I have listed below some links for those of you that might be interested in reading more/ getting involved:
Keep Cornwall Whole site, including details of the rallies on the 8th, 9th and 10th October.
This campaign is being considered by 38 degrees, please vote for it here.
The Cornish Republican's blog which provides an overview of the subject.

Popular posts from this blog

Why I'm voting to stay in the EU and why I think you should too

I haven't interacted much with the European Referendum campaign much. Perhaps it's because I'm too much of a political nerd and would love to see people debating the policies of the European Parliament rather than various name calling and scare mongering but anyway... There's a great deal to not like about the European Union. I'm not a defender of everything it does and the way it conducts itself. But I can say the same about a whole host of institutions and authorities. Which is why this post focuses  on a few of the things I think are important. I think the European Union is fundamentally a good idea. For 2 principle reasons, 1 the formation of the EU and greater European cooperation and understanding has led to the longest period of European peace in recorded history. If the history of Europe tells us anything then we are better off working with each other than we are fighting each other. I know that the EU will continue to exist if the UK votes to leave on th…

Meeting with Premier Inn about proposed Branwell's Mill development

As many of you will have read online and in the local papers. Premier Inn are interested in setting up a hotel in Branwell's Mill in Penzance. Last night members of the Town Council were invited to a presentation by the agents from the hotel chain in St John's Hall. The Town Council rightly has a clear position that it is neutral on this development. Due to Code of Conduct rules and particularly Section 25 of the Localism Act, councillors must not enter debates with a closed mind. Or to put in plain terms the council and councillors can not be seen to have made a decision before the meeting and before they see the facts before them of that meeting. As with any planning application in the parish of Penzance it will be reviewed, debated and voted on by Penzance Town Council  Added to the fact that I've seen a presentation for the developers but not been able to speak to hear other sides of the story. This post is primarily to inform yourselves of what is happening rather th…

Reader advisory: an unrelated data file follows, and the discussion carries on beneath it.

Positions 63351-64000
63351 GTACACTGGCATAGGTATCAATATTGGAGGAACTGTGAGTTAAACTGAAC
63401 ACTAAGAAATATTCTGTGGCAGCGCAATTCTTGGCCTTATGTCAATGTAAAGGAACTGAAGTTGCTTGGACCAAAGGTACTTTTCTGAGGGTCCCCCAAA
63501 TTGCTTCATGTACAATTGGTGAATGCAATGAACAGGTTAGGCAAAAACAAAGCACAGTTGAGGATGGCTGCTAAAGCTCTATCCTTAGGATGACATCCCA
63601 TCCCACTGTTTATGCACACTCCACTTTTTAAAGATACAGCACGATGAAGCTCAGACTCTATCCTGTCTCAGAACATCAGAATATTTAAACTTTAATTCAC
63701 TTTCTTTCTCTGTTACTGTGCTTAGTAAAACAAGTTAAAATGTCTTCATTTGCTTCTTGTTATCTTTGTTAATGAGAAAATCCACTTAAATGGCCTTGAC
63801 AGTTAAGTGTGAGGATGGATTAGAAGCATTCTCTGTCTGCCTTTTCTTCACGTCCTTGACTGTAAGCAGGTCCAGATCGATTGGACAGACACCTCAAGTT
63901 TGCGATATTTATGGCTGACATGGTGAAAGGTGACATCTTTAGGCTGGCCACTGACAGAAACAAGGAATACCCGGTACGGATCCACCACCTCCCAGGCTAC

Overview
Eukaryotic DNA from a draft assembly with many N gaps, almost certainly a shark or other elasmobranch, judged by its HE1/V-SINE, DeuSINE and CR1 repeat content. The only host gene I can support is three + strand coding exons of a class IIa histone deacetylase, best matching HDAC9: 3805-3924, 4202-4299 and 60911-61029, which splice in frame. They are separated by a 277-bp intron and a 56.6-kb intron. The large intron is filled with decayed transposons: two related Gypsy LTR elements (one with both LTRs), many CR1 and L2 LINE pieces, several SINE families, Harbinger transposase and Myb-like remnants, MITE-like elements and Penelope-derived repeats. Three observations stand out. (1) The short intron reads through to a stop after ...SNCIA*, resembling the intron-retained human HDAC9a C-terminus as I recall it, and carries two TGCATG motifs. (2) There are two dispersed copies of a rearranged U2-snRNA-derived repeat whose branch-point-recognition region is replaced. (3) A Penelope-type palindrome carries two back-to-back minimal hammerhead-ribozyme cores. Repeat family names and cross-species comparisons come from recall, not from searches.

Bona Vacantia, the Duchy of Cornwall, the case of the missing money

The Telegraph ran with a story about the income of the Duke of Cornwall from bona vacantia yesterday. This is when people die in Cornwall without a will or a next of kin then their possessions are deemed to be ownerless goods (the meaning of bona vacantia in Latin) and are appropriated by the Duchy of Cornwall. In England these 'goods' land, property, belongings, money and so on are appropriated by the Crown and passed over to the Treasury (i.e. the government) but in Cornwall now and since 1337 these unclaimed possessions pass to the Duchy. For centuries these assets merely became part of the heir to the English thrones fortune, but since the 1970s they have been passed to the Duchy of Cornwall's Benevolent Fund or at least that's the story. So upon reading the story I thought I'd have a quick look on the internet and see where this money went and the story of the money is very curious...

Firstly the Telegraph reports that the income to the Duchy from Cornwall'…